How to Paint Concrete Floors with a Beautiful Checkerboard Pattern
Step One: Prep
Prep work might be the most important step. Let me say it again: Prep work might be the most important step! The concrete needs to be clean & any stains or residues treated.
So the floor we painted had been a garage floor & it showed! It was full of spills, knicks & stains.
For any of the sticky spills that hadn’t seeped into the fllor, I used cheap dollar store oven cleaner.
While the oven cleaner worked great for any surface stickiness, also make sure you treat any greasy spots with a de-greaser. I “did”, but not well enough.
Paint/coatings do not adhere well to these surfaces, so any time spent here is well worth it. (Ask me how I know!)
Tip: Clean, De-grease, Rinse, Repeat. You won’t be sorry!
Step Two: Base Coat
And now to the most rewarding step: Adding the base coat. Covering over that old nasty floor with a fresh coating is pretty fun.
Some (maybe obvious!) quick notes about the base coat:
- Choose the lighter of the two colors in the checkerboard pattern.
- Cut in the edges of the room with a paint brush
- Roll the room with a medium nap roller.
- Apply liberally. Two coats minimum.
Tip: Don’t be afraid to “overpaint”. It’s MUCH easier to add another coat at this stage than later.
Step Three: Math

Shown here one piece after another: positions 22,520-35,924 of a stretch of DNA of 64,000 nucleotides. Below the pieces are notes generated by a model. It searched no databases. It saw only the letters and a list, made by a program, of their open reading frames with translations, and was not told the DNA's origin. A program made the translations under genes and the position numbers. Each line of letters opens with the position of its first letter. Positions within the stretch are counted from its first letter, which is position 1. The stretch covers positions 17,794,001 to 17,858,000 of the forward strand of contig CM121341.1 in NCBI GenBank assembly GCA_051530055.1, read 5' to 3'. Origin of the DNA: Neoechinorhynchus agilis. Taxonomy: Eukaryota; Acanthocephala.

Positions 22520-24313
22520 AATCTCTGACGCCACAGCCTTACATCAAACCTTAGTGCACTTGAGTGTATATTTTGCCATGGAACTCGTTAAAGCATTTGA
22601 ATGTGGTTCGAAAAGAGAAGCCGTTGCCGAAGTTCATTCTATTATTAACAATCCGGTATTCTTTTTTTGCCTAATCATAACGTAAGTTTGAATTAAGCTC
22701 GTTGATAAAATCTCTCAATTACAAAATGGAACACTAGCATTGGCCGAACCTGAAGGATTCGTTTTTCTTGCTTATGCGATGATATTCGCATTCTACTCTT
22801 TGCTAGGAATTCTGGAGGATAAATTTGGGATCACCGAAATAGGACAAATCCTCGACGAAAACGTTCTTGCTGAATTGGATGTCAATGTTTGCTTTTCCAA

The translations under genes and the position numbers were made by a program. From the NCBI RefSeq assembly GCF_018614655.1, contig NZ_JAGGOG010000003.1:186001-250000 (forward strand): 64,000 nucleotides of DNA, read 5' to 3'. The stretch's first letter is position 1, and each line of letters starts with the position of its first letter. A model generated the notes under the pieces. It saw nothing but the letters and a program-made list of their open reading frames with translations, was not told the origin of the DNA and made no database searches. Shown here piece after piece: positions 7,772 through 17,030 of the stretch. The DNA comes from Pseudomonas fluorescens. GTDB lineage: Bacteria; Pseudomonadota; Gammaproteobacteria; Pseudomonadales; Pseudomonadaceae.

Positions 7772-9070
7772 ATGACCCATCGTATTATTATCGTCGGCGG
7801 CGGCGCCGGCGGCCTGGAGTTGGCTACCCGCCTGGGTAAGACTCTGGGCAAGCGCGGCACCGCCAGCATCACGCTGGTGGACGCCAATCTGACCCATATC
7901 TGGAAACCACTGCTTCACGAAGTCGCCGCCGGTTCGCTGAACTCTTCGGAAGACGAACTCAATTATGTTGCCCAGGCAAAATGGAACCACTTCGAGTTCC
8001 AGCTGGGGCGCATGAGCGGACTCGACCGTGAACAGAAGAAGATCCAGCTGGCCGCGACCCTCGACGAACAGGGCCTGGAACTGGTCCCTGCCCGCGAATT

At this point, your back probably needs a break. So why not break out the calculator?!?
Yes, this step wasn’t the most exciting for me, either. Especially since I kept making mistakes! So, here are my tips for getting the math right the first time:
- Make a quick doodle of your room with the rough measurements marked.
- Decide how many squares wide you want your checkerboard pattern. Do you want 5 across? 6 across?
- Take the width of your room (10 feet for instance) & divide it by your answer above. Let’s say you have a room 10 feet wide & you want 5 squares across. Divide 10 feet by 5 squares, and that means the diagonal of your square would be 2 feet across.
- Now, here’s where math geeks rejoice: To figure out the sides of your square, you really need the….wait for it….the Pythagorean theorem from your geometry class! It’s really not too painful with a phone calculator. Promise! To find the sides of the square above:
- First square the diagonal measurement: 24 X 24 = 576
- Then, double that number: 576 x 2 = 1,152
- Finally, find the square root of that number (1,152): 33.94
Once you have the dimensions of your square, the rest is just elbow grease!
REMEMBER: You are measuring for the diagonal, not the sides!
Step Four: Taping
This part requires a good plan on your part. And YOU get to decide how exact you want it. Since this was my first time, I tried to be extra careful.